Center for Popular Music at Middle Tennessee State University—Murfreesboro, Tennessee
This project will digitize and catalog 573 cassettes of jam performances from the John Hartford audio collection. A hit songwriter and “newgrass” pioneer, Hartford obsessively documented his activities at the epicenter of Nashville’s music scene. These unique and uncirculated recordings capture some of the most important bluegrass, country, and folk musicians of the late-20th century in rare and informal settings.
Smithsonian Folkways Recordings—Washington, D.C,
This project will digitize roughly 960 audio reels and corresponding materials—related to recordings of Cajun and zydeco artists—for preservation, rights research, and online access.
Boston Symphony Orchestra, Inc.—Boston
The Boston Symphony Orchestra intends to transfer and preserve endangered audio from 282 DATs that correspond to 273 Boston Pops concerts held at Symphony Hall from 1992–2002. Project deliverables include preservation master files, access copies on CD for public use in the Archives Reading Room, MP3 files of the full concerts for internal and individually approved remote reference, and an Encoded Archival Description finding aid.
The City College of New York Libraries (CCNY Libraries) will digitize and preserve more than 221 rare interview recordings—conducted mainly between 1970 and 1974—with African-American actors, performers, composers, musicians and scholars. Digital copies will be preserved in CCNY’s trusted digital repository and access copies will be made available onsite at the CCNY Archives & Special Collections as well as remotely accessible at CCNY and four partner institutions.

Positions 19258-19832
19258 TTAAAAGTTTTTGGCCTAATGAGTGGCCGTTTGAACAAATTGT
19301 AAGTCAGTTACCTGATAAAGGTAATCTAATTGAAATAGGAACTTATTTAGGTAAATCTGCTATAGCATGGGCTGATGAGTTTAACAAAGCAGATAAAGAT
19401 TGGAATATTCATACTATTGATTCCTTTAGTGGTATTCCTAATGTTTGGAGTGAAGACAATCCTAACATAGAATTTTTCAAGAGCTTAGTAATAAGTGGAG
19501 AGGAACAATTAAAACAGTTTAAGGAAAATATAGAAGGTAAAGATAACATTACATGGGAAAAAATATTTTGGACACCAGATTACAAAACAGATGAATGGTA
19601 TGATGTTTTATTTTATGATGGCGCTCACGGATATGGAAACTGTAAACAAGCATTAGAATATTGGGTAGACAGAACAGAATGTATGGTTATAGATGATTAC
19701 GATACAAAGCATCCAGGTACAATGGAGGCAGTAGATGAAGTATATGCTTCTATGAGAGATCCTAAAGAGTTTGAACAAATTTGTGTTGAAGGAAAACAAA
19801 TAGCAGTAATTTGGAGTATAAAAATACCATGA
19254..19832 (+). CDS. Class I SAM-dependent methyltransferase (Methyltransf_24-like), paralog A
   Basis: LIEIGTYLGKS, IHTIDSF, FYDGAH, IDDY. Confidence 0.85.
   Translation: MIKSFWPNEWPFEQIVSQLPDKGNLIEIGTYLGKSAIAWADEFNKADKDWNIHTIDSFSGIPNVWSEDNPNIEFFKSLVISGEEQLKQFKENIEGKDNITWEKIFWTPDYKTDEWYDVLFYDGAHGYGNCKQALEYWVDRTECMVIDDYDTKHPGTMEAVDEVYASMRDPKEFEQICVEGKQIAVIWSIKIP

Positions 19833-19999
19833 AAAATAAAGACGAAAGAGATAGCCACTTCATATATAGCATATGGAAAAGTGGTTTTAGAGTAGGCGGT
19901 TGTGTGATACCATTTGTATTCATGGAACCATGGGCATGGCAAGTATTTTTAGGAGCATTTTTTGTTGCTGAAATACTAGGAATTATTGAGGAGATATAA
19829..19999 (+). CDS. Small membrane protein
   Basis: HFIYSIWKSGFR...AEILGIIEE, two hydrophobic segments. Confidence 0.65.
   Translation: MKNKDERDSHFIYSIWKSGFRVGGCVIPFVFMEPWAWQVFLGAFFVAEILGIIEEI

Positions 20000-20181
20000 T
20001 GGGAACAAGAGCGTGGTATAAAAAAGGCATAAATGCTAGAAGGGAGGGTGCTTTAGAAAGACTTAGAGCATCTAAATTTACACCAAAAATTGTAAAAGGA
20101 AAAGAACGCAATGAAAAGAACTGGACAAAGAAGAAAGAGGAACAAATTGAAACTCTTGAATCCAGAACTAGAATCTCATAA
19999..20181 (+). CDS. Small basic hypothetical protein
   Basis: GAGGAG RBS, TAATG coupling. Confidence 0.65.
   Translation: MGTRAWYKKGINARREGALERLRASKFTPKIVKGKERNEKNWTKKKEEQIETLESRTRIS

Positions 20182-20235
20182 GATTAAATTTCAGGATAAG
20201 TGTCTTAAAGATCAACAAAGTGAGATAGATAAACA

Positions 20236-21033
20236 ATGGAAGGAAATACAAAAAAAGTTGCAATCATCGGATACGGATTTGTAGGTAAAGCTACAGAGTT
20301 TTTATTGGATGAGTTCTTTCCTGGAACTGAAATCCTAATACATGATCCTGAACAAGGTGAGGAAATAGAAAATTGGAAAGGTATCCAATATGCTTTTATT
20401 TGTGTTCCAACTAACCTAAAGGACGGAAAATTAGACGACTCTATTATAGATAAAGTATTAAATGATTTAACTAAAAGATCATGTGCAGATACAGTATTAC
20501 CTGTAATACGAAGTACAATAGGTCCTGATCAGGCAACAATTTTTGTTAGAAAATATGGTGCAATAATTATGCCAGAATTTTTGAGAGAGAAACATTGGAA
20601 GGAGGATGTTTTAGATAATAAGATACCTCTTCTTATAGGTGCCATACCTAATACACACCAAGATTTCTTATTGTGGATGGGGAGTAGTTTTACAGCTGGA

Roulette Intermedium, Inc.—Brooklyn, New York
The Roulette Archive is an initiative to preserve, restore, digitize, and distribute 1,100 audio recordings on threatened PCM-F1 and DAT tapes recorded between 1986-2002. These quality recordings are part of a 4,000-plus historic collection capturing significant achievements in contemporary music dating back to 1980 and continuing to this day. The concerts took place in Roulette’s loft venue in New York City during a fertile period of experimentation and discovery.
Tulane University—New Orleans
The Hogan Jazz Archive, part of Tulane University Special Collections, will digitize and preserve 25 unique recordings from Vernon Winslow, the first black disc jockey in New Orleans. The recordings offer a rare chance to hear 1940s and 1950s radio continuity, including local advertisements and conversations with local and itinerant musicians, and provide insight into the dawn of segregated radio in the city. Once digitized, they will be accessible to the public online.
about the grammy museum
Established in 2008, the GRAMMY Museum is a nonprofit organization dedicated to cultivating a greater understanding of the history and significance of music. Paying tribute to our collective musical heritage, the Museum explores and celebrates all aspects of the art form—from the technology of the recording process to the legends who’ve made lasting marks on our cultural identity. In 2017, the Museum integrated with its sister organization, the GRAMMY Foundation®, to broaden the reach of its music education and preservation initiatives. As a unified organization, today, the GRAMMY Museum fulfills its mission of making music a valued and indelible part of our society through exhibits, education, grants, and public programming.